In the first year, you will acquire a broad foundation in various disciplines, such as Mathematics & Design, Mechanics & Materials Science, Design & Manufacturing and Electronics & Ergonomics. You spend approximately half your time on practical projects and tutorials.
Module 1: Design
The first module gives beginner students a representative picture of the Industrial Design programme. You will be introduced to the phases of an (industrial) design process, you will be introduced to design skills and design techniques and you will acquire basic technical knowledge. In this initial module you will also be given the task of designing a consumer product. As you do so, you will get familiar with the various phases involved in all design processes and the steps you have to take within those phases. The two module sections Design Sketching and Introduction to Industrial Design are closely linked to the project. The complementary subjects are mathematics plus technical module sections on statics and materials. You will discover how forces and distortions affect products and the consequences of material behaviour on choices of materials.
Module 2: Concept creation
The focus in the second module is on creating a concept. You will learn how to design a consumer product, with an emphasis on generating and visualizing (partial) solutions that take into account the form, functionality and (technical) feasibility. The module sections on Construction Technology, Production Systems, Technical Product Modelling and Discovery all fit in with the project. The first three module sections focus on (technical) feasibility, whereas in Discovery you will learn to make designs based on abstractions, and to design artefacts or objects. The complementary subject is Mathematics.
Module 3: Realization of concepts
The focus in the third module is on developing a concept into a product. You will examine the relationships between geometry, the material and the production process and also take a look at both small-series production and mass production. This module builds on Module 2. You will add detail to a concept and immediately apply the knowledge you have gained, turning a small-series product into a working prototype, together with your project group. You will work out the product for mass production in detail on paper. The module sections Design Sketching 2 and Production 2 are closely linked to the project. The complementary subjects are Rigidity & Robustness and Mathematics.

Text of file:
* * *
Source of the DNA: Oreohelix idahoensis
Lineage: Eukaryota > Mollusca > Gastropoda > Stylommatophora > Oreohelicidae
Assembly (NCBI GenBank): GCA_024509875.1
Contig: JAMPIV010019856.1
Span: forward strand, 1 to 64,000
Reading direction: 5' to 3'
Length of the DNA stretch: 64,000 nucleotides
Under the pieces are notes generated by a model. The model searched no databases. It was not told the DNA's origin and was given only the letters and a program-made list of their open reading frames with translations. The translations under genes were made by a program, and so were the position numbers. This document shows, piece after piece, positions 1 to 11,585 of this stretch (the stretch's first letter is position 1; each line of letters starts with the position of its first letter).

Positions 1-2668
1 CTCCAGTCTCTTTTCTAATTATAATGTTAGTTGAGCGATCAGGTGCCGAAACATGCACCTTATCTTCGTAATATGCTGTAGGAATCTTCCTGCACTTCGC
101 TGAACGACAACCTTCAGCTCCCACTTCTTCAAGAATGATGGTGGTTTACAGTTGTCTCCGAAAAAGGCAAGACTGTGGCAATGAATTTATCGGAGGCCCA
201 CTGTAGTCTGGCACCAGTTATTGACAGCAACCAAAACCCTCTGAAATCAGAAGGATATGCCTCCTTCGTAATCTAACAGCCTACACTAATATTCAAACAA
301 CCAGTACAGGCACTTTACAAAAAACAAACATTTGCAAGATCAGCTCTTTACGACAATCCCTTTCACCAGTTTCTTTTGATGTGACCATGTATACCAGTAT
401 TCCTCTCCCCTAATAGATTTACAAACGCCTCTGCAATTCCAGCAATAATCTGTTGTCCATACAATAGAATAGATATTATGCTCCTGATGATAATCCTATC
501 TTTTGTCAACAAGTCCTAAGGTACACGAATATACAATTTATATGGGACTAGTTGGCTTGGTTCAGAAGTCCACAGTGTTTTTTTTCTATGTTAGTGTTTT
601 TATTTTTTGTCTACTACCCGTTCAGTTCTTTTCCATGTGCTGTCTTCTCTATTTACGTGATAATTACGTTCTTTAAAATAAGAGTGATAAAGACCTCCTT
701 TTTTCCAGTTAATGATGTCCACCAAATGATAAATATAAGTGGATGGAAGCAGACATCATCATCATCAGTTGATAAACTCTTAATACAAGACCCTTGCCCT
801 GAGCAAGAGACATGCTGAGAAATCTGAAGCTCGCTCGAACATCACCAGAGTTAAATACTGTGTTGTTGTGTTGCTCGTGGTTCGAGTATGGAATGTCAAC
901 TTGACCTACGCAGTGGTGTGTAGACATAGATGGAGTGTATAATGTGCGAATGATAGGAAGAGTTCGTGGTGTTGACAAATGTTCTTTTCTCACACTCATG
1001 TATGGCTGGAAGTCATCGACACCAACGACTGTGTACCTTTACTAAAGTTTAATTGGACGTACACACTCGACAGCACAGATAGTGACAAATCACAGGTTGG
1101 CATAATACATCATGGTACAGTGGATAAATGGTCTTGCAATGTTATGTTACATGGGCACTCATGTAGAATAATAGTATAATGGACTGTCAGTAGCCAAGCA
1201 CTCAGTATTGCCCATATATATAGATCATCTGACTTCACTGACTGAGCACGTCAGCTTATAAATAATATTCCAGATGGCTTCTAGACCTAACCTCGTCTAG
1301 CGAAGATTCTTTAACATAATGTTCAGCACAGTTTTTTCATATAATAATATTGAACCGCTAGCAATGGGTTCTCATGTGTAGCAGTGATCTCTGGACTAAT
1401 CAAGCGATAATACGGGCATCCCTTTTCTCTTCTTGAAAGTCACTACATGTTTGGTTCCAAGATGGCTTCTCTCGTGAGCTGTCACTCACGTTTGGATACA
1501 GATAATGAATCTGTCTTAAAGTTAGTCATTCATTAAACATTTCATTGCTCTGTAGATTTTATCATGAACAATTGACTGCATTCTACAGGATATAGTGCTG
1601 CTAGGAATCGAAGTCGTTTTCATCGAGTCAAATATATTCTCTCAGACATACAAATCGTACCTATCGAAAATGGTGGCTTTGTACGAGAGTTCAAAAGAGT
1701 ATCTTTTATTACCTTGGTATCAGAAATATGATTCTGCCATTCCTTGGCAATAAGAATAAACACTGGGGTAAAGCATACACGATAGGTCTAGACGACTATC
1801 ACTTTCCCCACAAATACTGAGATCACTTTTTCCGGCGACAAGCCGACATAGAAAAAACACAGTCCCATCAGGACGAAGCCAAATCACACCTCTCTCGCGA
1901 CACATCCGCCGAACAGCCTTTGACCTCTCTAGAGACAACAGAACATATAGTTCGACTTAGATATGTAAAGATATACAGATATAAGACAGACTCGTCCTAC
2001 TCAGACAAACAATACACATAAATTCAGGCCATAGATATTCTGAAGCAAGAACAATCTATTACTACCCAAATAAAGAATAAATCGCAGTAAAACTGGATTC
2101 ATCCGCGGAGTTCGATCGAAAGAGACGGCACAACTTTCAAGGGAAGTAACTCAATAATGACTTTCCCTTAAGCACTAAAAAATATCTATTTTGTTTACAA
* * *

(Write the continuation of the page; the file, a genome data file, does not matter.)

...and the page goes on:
Module 4: Smart products
The last module of the first year centres how to design a product that behaves intelligently. You will do this using a combination of mechanics, electronics and software solutions. You will be part of a design team that is given a general assignment for developing a ‘smart product’. Your team will start by analyzing the target group. The next step will be to generate several product concepts; the most suitable one is then selected. The result is a design with a prototype. Your challenge will be to find a balance between the partial solutions found in the various domains (mechatronics, sensors and software). You will also look at human-product interaction when a user interface is tested in practice.
Read more about the modules in the second year here.